(View Part I—Overview)
Leaving Volcanoes National Park, we follow Highway 11 towards the village of Captain Cook and our next bed and breakfast.
Note: The village of Captain Cook is near the Captain Cook Monument, a white obelisk on British soil erected to honor the famed explorer killed on this spot in 1779. To visit the monument, you can kayak from across the bay or follow a steep hiking trail from the road up above. We did this hike in 1979, but skipped it this trip.Along the way, we take a slight detour to visit Punalu’u Black Sand Beach. We are rewarded with seeing two beautiful Hawaiian Green Sea turtles sunning themselves on the black lava rocks.
We find our way to the village of Captain Cook and the Areca Palms Estate Bed & Breakfast. The house sits up on the hill above Captain Cook and offers great views of the sea to the west. The breakfast is superb—we had a lovely quiche, fresh fruit, bread, juice, and tea or coffee. They have a two-night minimum, but we were able to stay just one night.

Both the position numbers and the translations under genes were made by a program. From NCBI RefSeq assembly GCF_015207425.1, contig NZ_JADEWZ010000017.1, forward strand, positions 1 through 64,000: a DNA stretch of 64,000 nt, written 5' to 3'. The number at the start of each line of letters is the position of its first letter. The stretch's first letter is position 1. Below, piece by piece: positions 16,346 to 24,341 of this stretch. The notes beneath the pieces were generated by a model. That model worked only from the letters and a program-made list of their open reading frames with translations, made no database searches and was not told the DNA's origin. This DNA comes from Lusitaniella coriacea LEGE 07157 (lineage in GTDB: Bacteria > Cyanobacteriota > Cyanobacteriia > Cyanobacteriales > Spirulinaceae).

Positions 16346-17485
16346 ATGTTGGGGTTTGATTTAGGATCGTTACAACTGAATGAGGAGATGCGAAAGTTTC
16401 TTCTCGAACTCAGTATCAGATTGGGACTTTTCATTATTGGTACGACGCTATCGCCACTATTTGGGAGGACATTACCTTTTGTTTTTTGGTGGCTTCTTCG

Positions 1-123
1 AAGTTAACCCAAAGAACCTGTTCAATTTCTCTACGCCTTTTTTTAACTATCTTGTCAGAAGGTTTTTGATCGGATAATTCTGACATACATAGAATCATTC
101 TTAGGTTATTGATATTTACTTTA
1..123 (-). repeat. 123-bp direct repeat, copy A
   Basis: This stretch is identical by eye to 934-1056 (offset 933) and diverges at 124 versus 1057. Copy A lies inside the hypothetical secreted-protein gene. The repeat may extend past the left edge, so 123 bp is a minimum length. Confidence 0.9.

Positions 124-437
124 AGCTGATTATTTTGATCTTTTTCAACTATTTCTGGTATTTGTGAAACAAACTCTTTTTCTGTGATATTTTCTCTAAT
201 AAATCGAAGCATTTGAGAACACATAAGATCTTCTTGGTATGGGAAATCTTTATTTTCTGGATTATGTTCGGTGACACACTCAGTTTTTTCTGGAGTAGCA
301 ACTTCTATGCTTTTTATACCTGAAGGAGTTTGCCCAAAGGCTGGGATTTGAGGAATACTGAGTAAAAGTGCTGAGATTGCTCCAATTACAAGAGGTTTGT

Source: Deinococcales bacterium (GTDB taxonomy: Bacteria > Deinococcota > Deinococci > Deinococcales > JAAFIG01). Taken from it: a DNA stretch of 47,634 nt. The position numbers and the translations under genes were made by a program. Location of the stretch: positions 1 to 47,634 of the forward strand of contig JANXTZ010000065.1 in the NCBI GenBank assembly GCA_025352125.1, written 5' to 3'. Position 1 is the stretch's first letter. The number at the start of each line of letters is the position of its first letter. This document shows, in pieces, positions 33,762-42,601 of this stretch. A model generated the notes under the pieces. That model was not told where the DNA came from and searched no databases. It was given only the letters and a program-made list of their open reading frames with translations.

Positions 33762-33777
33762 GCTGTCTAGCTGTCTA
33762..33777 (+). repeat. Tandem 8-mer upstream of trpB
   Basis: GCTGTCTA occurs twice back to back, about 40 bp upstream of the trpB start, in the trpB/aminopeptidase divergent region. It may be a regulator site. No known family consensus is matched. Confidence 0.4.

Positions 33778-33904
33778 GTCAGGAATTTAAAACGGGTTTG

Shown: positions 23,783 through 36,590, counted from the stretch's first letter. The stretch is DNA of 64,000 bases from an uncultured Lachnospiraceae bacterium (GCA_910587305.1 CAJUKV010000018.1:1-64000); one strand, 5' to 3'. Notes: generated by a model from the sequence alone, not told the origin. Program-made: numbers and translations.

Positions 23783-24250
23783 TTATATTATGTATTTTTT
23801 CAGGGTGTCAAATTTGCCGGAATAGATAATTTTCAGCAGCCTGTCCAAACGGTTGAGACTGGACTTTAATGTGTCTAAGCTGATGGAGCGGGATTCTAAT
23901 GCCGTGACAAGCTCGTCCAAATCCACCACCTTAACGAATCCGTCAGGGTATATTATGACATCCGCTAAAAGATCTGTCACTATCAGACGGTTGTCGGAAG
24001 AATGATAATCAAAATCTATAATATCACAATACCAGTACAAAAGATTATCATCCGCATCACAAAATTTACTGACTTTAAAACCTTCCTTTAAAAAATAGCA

Hosts Steve and Janice Glass helped us plan our snorkeling trip the next day and we selected Honaunau Bay (commonly called Two Step—because of its convenient two-step entry into the water) and Pu’uhonua o Honaunau (Place of Refuge), a wonderful cultural attraction.
The snorkeling experience was one of the highlights of our trip. We donned lightweight wetsuit tops that allowed us to stay in the water for over two hours. The coral was varied, colorful, with intricate structure. Deeper in the bay (beyond the coral and any good snorkeling), we saw many, many spinner dolphins. They generally kept fairly deep, but of course, surfaced for air. At one point, a frisky dolphin put on a show, jumping and spinning as if frolicking in a park.
Unwilling to leave such a magical place, we came out for lunch, rested a bit, then returned to the water for more time with the dolphins.
Next: Body boarding in Kohala